CVS executives ousted after internal investigation showed mishandling of sexual harassment complaints

PROVIDENCE — Karen Lynch, the chief executive officer of CVS Health, removed “several” executives following an internal investigation into how they handled a series of sexual harassment complaints.

Lynch, who took over as CEO a year ago, said the company will now overhaul how it handles complaints in the future. She first became aware of the complaints made by “at least two” female employees that alleged a New Jersey-based regional store manager had either harassed or inappropriately touched them at work, The Wall Street Journal first reported on Friday.

Lynch oversaw an investigation, which CVS said was carried out by a professional investigator, and ousted the manager and senior executives who oversaw him. This manager, according to the report, oversaw hundreds of stores.

“After a thorough investigation conducted with an outside independent firm, we quickly terminated the individual and others have since been exited from the company for failing to treat allegations with the seriousness we expect,” said Joe Goode, a company spokesman, in an e- mail to the Globe.

CVS Health Corporation President and CEO Karen Lynch. Associated Press

On a call to the company’s senior leadership on Friday, Lynch said she planned to give employees a “confidential channel” to navigate what she described as a “challenging situation.” She sent a letter to staff later in the day, saying she had terminated the unnamed regional manager.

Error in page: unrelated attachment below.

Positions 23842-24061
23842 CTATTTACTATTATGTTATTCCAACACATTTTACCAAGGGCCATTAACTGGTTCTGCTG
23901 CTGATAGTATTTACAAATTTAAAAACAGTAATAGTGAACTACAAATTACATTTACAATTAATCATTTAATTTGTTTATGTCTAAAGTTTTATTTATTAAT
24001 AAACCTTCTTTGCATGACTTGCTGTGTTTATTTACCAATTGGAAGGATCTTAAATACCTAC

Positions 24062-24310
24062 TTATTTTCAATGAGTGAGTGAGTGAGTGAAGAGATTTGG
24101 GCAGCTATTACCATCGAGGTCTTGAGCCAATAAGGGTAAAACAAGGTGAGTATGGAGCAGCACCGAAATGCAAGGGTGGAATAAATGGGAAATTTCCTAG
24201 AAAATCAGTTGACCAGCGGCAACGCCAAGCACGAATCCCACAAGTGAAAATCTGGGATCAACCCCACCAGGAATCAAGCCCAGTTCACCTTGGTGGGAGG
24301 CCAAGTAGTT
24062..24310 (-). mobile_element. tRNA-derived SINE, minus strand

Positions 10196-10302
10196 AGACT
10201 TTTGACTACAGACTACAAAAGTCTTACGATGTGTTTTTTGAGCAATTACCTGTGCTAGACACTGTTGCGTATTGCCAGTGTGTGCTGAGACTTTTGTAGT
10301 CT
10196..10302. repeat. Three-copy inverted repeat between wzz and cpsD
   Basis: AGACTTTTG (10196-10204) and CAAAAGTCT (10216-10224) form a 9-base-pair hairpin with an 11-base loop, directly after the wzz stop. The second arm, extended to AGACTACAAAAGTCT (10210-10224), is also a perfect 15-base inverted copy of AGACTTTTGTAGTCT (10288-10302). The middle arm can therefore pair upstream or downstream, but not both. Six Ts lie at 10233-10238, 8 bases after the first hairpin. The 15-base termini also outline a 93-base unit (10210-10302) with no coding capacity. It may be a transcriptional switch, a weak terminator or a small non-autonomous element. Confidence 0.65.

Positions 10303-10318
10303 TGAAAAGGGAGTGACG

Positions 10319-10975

Goode told the Globe that the company enhanced its internal reporting and investigation processes by creating an “Office of Workplace Assistance,” which will be overseen by Lynch.

“The individual leading this function has established an impartial and independent resource to help ensure colleague concerns are handled confidentially and with the utmost importance,” said Goode.

Goode said the company recently communicated details on this new resource to “all colleagues.”

“Our investigation also revealed that other employees failed in their duty to treat such allegations with the seriousness we expect, and they are no longer with the company,” she wrote in the memo.

“I want to be crystal clear: this company does not tolerate harassment or hostile, abusive or discriminatory behaviors of any kind from any employee — regardless of position,” she wrote in the memo. “We also will not tolerate inaction from leaders who are responsible for escalating concerns or allegations raised by our colleagues.”

Goode did not say how many company executives were removed from their posts.

CVS operates nearly more than 9,000 drug stores and the Aetna insurance company, employing more than 300,000 people.

“Our commitment to providing a safe, healthy, and respectful working environment for our 300,000 colleagues is stronger than ever,” said Goode. “We encourage colleagues to report any incidents – anonymously if they choose – without fear of retaliation. We take complaints seriously, investigate them promptly, and take swift action when warranted.”

In November, CVS leadership announced it would begin closing 900 stores nationwide over the next three years due to changes in consumer shopping behavior, population, and the “future of health care needs.”

Closures are set to begin this spring, but a company spokeswoman told the Globe previously that they would not be releasing the locations of these stores.


Alexa Gagosz can be reached at alexa.gagosz@globe.com. Follow her on Twitter @alexagagosz and on Instagram @AlexaGagosz.

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